Yesterday I wrote about three obvious questions from the recent scrap about gay marriage. Today’s post is for those that have been sleeping for the past week and missed the controversy all together. If you suffer from gay-marriage-controversy overload, you may have missed the newest twists and turns, which is a shame because you missed some really good writing. Today I want to give a round-up of what others have written, and direct you to some of the better posts on this issue.
But first a little history: in the past few months gay “marriage” has been legalized in 17 states. Most of these saw marriage legalized by judges, and a few saw the turn at the ballot box. Since then there has been a tidal wave of additional lawsuits in the remaining 33 states that ban it. Every indicator is that those bans will fall as well.
In the meantime, some same-sex couples have sued bakers, photographers, and florists who have declined to provide their services to gay weddings. Denny Burk has a powerful article detailing one of those examples. The gist is that the florist served a couple she knew to be homosexual for almost ten years, and she considered them to be her friends. They then asked her business to provide flowers for their wedding, she refused, and was reported to the state, who filed suit against her (I wrote about these cases here).
This took gay marriage to whole new level. No longer is it something that can simply be recognized by the state, but it has morphed rapidly into something that every citizen could be force to actively approve of. When a Christian DJ, pastor, baker, florist, or photographer refuses to service a same-sex ceremony, they fall on the wrong side of the law.
Marie Antoinette to French peasants: “Let them eat cake.” U.S. courts to Christian bakers: “Let them eat cake….or else.”
— Kevin DeYoung (@RevKevDeYoung) February 25, 2014
Some states (including Arizona and Kansas) proposed legislation that would specifically allow Christian business owners to decline service to same-sex marriage ceremonies without running afoul of the law. A good summary of what these proposals would/would not do is found at Christian Post. But these proposed laws were attacked, and eventually were discarded after a tsunami of public opposition. Ironically, some of that opposition was led by Christian columnists, such as Kirsten Powers (USA Today, who compared them to Jim Crow laws) and Jonathan Merritt (Daily Beast, who called these business leaders hypocrites for providing service to people on their second marriages). Together, their main point was essentially a WWJD kind of argument, and they suggested that Jesus the carpenter would have built the stage for a same-sex wedding, had he only been offered the job.
As for a response, I strongly suggest you read Al Mohler who systematically dismantled Powers’ and Merritt’s columns. Douglas Wilson offered his response as well (“Put an egg in their shoe” which is well worth reading for the way he interacts with Romans 1, and also for this sentence: “ I don’t know much about Merritt, but what I have seen seems to indicate someone who is being wafted along by the breezes emanating from the Zeitgeist Wind Farm, which is a bad metaphor because that’s not how wind farms work.”).
Meanwhile, Russell Moore responded to the accusation that it is hypocritical for Christians not to endorse same-sex ceremonies if they would sell their wares to a person on their second marriage.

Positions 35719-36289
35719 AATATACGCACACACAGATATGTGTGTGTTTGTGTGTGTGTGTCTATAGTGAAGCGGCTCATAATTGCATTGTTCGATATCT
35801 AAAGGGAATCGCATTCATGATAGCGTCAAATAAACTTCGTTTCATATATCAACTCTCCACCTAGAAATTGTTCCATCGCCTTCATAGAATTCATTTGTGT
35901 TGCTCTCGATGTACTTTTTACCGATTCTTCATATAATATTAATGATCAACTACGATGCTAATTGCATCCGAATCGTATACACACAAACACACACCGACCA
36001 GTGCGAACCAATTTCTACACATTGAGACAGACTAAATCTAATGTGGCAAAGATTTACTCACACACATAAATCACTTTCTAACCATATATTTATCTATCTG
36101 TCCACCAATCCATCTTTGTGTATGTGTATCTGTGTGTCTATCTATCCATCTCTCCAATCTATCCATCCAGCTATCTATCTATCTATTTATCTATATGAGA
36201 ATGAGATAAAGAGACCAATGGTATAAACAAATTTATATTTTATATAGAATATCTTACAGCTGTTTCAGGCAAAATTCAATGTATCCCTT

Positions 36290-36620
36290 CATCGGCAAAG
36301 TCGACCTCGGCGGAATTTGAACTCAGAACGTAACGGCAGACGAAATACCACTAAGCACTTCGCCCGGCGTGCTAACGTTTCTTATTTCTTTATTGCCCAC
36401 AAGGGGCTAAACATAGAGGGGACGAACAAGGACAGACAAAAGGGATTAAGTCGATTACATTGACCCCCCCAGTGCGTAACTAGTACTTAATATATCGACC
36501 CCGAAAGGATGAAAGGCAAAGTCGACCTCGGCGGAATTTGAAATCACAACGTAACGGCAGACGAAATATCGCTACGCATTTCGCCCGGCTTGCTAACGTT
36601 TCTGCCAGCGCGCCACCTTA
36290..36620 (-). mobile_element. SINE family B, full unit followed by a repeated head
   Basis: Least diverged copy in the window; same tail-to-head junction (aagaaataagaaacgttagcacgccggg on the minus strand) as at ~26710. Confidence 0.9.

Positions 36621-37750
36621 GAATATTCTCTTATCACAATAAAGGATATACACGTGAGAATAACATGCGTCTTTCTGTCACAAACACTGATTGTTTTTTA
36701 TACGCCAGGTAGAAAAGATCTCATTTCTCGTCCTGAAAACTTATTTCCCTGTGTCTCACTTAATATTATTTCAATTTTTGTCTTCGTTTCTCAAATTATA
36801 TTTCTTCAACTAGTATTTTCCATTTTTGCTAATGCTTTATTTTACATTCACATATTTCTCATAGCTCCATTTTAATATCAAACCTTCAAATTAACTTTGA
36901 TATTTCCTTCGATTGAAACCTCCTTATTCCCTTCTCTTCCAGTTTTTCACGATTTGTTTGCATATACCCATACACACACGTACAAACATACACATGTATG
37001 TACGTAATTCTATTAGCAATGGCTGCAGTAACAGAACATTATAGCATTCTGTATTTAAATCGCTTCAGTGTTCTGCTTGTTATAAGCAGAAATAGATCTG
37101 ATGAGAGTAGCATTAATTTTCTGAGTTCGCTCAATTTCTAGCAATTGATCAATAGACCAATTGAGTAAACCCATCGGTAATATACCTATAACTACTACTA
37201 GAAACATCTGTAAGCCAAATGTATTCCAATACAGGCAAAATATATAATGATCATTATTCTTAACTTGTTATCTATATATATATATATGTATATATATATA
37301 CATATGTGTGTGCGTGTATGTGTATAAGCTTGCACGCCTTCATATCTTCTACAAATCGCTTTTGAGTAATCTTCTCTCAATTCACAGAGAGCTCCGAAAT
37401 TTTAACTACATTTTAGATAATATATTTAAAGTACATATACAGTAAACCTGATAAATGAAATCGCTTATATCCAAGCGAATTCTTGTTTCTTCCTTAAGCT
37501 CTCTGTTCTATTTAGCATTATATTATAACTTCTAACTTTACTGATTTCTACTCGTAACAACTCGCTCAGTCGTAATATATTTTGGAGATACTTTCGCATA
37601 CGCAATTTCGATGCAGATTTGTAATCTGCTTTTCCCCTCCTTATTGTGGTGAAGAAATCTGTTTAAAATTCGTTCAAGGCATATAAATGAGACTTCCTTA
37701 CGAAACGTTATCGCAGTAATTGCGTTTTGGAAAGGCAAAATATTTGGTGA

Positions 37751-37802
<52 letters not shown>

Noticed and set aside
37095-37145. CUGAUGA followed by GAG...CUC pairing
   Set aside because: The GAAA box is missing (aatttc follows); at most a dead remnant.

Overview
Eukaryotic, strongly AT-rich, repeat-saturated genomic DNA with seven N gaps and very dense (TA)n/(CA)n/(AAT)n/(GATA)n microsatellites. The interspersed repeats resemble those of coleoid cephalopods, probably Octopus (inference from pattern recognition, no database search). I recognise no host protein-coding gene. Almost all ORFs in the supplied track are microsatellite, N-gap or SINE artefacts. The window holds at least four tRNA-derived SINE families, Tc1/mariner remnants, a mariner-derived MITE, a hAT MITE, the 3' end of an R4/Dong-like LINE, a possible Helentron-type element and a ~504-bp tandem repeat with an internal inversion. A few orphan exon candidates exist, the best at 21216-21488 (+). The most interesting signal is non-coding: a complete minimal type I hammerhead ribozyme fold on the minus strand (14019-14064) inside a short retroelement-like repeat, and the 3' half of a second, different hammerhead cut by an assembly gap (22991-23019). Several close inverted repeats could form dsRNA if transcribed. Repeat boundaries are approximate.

Telling in most of the articles that compared Christians to racists is that the authors generally missed the distinction between denying service to a person because they are gay, and declining to use their business to promote a same-sex ceremony. I have not heard of any Christian arguing that others should not serve homosexuals (despite the hysteria on the issue), but instead have only heard of Christians arguing that they should not be forced by the government to make cakes for gay marriages. It is a distinction lost on Powers and Merritt, but strangely enough, one that was grasped by what is certainly the best secular post on this issue (here, at The Atlantic; I really recommend you read this, although you do have to get through the author saying, “You might not believe this, but I actually know a few Christians who are not bigots!” Yeah? Well I actually know an Atlantic columnist that isn’t condescending, but I digress).
Finally, if you are going to only read one of these posts, I suggest this one: The Institute on Religion and Democracy has a staff editorial (“Jonathan Merritt, Christian Artistic Expression and the Preferential Option for Caesar”). They summarize this issue quite well, and show the folly of asking the government to compel people’s consciences at the expense of religious freedom. It really is a must read.
Where does this leave us?
Eric Teetsel at the Manhattan Declaration gives a ten-minute crash course in why Christians should care about these issues. But ultimately we are seeing Romans 1 validated and vindicated right before us. In a culture ruled by homosexuality and idolatry, it is not enough to simply do evil, but it has to be celebrated and affirmed as moral good. And not being satisfied with the freedom to practice evil, those who are on this road insist that their own evil must be applauded by others. If you refuse… well, as Eric Erickson wrote almost one year ago, “you will be made to care.” Or, as the prophet of our day has said:
Coexist. Or else.
— Church Curmudgeon (@ChrchCurmudgeon) February 26, 2014